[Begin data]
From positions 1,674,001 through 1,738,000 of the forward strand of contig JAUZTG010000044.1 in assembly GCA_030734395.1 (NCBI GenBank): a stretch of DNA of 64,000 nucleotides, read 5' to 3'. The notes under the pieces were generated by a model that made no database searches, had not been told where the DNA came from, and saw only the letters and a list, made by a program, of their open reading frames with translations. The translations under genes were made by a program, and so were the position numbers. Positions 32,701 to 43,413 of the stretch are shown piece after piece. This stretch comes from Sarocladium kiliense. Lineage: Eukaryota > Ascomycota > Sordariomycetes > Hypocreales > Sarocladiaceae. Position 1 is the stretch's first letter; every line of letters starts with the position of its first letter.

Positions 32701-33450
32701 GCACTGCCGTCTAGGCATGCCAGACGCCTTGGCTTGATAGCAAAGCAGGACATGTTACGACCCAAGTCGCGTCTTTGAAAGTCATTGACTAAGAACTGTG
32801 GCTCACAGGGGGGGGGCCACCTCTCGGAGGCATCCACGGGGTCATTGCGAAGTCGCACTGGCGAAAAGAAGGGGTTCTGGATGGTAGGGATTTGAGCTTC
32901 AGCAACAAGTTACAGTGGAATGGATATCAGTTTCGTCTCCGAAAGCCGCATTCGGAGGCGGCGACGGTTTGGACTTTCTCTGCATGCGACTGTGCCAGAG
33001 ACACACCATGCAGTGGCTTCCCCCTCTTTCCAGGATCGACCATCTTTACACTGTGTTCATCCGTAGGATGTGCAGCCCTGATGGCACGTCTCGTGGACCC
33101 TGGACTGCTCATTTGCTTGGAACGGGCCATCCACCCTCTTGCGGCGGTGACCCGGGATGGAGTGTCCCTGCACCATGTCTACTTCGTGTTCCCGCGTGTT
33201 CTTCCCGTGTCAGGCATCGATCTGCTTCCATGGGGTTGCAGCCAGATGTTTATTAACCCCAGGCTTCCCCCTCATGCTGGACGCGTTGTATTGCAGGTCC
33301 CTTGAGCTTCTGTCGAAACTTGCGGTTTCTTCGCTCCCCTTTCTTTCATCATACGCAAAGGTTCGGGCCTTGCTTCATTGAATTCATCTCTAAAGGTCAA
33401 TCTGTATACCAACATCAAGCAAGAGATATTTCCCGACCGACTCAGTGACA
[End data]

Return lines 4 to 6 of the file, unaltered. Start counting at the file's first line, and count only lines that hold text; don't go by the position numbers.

32801 GCTCACAGGGGGGGGGCCACCTCTCGGAGGCATCCACGGGGTCATTGCGAAGTCGCACTGGCGAAAAGAAGGGGTTCTGGATGGTAGGGATTTGAGCTTC
32901 AGCAACAAGTTACAGTGGAATGGATATCAGTTTCGTCTCCGAAAGCCGCATTCGGAGGCGGCGACGGTTTGGACTTTCTCTGCATGCGACTGTGCCAGAG
33001 ACACACCATGCAGTGGCTTCCCCCTCTTTCCAGGATCGACCATCTTTACACTGTGTTCATCCGTAGGATGTGCAGCCCTGATGGCACGTCTCGTGGACCC